Transgenes monitoring in an industrial soybean processing chain by DNA-based conventional approaches and biosensors

Dipartimento di Biologia Evoluzionistica “Leo Pardi”., Università degli Studi di Firenze, Via Romana 17-19, Firenze, Italy
Food Chemistry (Impact Factor: 3.39). 03/2009; 113(2):658-664. DOI: 10.1016/j.foodchem.2008.07.056


The development of analytical methods for genetically modified organisms (GMO) screening is of great interest. In particular, since even highly processed GMO-derived food products are covered by new European legislations, a great effort has been devoted to the application of the analytical tests to these products.This work describes a polymerase chain reaction-based qualitative screening assay and a biosensor-based approach to detect transgenes in a Roundup Ready® soybean processing line. Roundup Ready® soybean was specifically analyzed in eight types of processed materials – seeds, crushed seeds, expander, crude flour, proteic flour, crude oil, degummed oil and lecithin – all derived from the same initial source and produced during the manufacturing process. Specific combinations of primers were used to differentiate sequences from the whole insert. The amplification of “marker” fragments with a maximum length of 500 bp was successfully achieved both in raw material (seeds) and in partially (crushed seeds, crude and proteic flours) and highly (crude and degummed oils and fluid lecithin) processed materials.Moreover, the extraction procedure was optimised and the polymerase chain reaction-electrophoresis analysis has been implemented by a biosensor-based approach.

    • "As in other reports, the ability to amplify the fragments was inversely related to their size since the degree of template DNA integrity affected the success of the PCR amplification, especially in the case of long amplicons. Thereby, only short fragments could be detected in highly processed samples, while both, long and short amplicons could be found in raw or little-processed matrices (Bogani et al., 2009). Likewise, Costa et al. (2010a,b) were able to detect and quantify RR soybean along oil production, including the fully refined soybean oil and in commercially available blended refined vegetable oils. "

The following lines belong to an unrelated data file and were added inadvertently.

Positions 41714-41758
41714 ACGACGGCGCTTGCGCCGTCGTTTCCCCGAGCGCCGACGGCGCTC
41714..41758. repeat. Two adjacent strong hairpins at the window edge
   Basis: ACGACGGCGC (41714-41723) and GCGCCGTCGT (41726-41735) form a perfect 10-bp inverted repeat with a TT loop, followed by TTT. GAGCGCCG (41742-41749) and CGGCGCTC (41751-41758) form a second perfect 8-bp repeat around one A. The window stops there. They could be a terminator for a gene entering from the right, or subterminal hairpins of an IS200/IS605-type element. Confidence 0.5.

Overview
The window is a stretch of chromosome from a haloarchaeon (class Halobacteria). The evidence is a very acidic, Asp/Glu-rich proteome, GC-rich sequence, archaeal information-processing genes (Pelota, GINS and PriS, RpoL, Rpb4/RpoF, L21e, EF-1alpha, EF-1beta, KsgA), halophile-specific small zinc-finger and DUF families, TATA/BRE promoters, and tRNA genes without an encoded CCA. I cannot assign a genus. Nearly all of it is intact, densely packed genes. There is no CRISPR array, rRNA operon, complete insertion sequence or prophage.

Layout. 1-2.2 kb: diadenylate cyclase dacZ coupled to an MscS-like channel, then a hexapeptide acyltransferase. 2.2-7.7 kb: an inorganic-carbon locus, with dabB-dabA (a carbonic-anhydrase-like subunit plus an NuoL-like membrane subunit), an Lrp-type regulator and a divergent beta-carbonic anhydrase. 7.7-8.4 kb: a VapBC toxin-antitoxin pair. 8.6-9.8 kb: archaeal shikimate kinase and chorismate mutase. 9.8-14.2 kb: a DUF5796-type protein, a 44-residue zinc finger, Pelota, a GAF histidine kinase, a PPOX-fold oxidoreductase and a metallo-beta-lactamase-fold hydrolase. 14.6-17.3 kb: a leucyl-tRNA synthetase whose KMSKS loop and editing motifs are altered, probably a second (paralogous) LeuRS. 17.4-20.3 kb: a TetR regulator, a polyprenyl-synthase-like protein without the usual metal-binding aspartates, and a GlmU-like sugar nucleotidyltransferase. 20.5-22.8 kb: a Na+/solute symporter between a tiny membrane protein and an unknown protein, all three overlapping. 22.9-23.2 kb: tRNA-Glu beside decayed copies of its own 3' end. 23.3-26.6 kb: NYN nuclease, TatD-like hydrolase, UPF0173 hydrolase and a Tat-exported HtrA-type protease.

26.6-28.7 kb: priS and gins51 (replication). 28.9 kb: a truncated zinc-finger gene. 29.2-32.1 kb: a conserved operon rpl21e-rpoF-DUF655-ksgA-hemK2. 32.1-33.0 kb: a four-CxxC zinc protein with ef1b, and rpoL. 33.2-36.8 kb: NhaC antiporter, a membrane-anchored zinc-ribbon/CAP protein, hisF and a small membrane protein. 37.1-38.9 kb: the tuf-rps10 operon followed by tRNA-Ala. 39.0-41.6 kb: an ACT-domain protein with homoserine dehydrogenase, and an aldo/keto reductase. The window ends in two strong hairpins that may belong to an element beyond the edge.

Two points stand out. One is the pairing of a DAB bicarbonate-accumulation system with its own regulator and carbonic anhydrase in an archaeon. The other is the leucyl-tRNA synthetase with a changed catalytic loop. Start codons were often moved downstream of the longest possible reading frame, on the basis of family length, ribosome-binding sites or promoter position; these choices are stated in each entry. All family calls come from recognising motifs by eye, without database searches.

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    • "45% of the samples showed more than one GM sequence, which indicate that the critical conditions during the elaboration of food processing were not sufficient to degrade these GM sequences. Transgenic monitoring in an industrial soybean processing chain is of great interest since even highly processed GMO-derived food products are covered by new European legislations (Bogani et al., 2009). PCR assays with combination of primers to CaMV 35S promoter and cry1A gene showed that 65% of the samples contained a GM sequence. "